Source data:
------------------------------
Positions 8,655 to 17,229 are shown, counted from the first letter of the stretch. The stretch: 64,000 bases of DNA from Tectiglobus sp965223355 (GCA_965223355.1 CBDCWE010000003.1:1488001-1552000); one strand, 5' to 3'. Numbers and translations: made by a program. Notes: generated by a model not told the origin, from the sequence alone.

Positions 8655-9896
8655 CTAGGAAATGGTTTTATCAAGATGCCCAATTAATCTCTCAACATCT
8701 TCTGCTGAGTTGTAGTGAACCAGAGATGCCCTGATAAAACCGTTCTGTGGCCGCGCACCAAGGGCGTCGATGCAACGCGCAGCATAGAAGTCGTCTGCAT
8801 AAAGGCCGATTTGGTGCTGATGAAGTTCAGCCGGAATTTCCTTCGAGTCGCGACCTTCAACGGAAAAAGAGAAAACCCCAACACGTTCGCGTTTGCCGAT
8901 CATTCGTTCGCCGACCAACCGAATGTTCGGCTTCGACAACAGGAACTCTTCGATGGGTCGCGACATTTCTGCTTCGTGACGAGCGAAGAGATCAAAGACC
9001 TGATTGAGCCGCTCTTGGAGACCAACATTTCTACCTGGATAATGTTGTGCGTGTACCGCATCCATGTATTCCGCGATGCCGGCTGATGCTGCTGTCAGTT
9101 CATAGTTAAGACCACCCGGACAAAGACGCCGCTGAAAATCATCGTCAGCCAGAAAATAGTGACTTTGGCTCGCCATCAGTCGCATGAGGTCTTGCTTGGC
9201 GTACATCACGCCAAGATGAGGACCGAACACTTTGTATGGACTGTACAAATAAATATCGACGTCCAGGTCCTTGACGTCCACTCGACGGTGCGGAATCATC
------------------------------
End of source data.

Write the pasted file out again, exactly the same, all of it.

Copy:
Positions 8,655 to 17,229 are shown, counted from the first letter of the stretch. The stretch: 64,000 bases of DNA from Tectiglobus sp965223355 (GCA_965223355.1 CBDCWE010000003.1:1488001-1552000); one strand, 5' to 3'. Numbers and translations: made by a program. Notes: generated by a model not told the origin, from the sequence alone.

Positions 8655-9896
8655 CTAGGAAATGGTTTTATCAAGATGCCCAATTAATCTCTCAACATCT
8701 TCTGCTGAGTTGTAGTGAACCAGAGATGCCCTGATAAAACCGTTCTGTGGCCGCGCACCAAGGGCGTCGATGCAACGCGCAGCATAGAAGTCGTCTGCAT
8801 AAAGGCCGATTTGGTGCTGATGAAGTTCAGCCGGAATTTCCTTCGAGTCGCGACCTTCAACGGAAAAAGAGAAAACCCCAACACGTTCGCGTTTGCCGAT
8901 CATTCGTTCGCCGACCAACCGAATGTTCGGCTTCGACAACAGGAACTCTTCGATGGGTCGCGACATTTCTGCTTCGTGACGAGCGAAGAGATCAAAGACC
9001 TGATTGAGCCGCTCTTGGAGACCAACATTTCTACCTGGATAATGTTGTGCGTGTACCGCATCCATGTATTCCGCGATGCCGGCTGATGCTGCTGTCAGTT
9101 CATAGTTAAGACCACCCGGACAAAGACGCCGCTGAAAATCATCGTCAGCCAGAAAATAGTGACTTTGGCTCGCCATCAGTCGCATGAGGTCTTGCTTGGC
9201 GTACATCACGCCAAGATGAGGACCGAACACTTTGTATGGACTGTACAAATAAATATCGACGTCCAGGTCCTTGACGTCCACTCGACGGTGCGGAATCATC